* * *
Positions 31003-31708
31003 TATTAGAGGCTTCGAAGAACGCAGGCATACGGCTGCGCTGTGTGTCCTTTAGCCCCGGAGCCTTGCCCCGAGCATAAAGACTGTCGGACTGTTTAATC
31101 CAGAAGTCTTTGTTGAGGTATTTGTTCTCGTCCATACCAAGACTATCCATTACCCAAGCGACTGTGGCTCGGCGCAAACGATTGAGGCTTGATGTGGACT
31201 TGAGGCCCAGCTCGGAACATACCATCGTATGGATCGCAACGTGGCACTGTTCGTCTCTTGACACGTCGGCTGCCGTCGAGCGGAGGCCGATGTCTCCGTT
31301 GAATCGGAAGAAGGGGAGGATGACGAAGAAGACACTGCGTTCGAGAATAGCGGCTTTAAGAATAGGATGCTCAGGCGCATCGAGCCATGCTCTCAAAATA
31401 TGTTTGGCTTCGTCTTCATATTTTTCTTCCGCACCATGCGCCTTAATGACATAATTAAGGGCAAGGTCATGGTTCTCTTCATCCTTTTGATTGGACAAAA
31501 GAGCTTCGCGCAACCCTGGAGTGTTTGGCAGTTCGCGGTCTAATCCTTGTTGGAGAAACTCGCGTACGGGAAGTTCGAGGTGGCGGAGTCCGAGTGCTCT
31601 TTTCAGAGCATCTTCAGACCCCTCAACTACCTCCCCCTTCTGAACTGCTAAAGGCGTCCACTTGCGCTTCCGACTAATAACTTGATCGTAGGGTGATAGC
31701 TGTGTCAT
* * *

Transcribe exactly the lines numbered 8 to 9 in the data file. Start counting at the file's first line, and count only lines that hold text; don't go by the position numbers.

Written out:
31601 TTTCAGAGCATCTTCAGACCCCTCAACTACCTCCCCCTTCTGAACTGCTAAAGGCGTCCACTTGCGCTTCCGACTAATAACTTGATCGTAGGGTGATAGC
31701 TGTGTCAT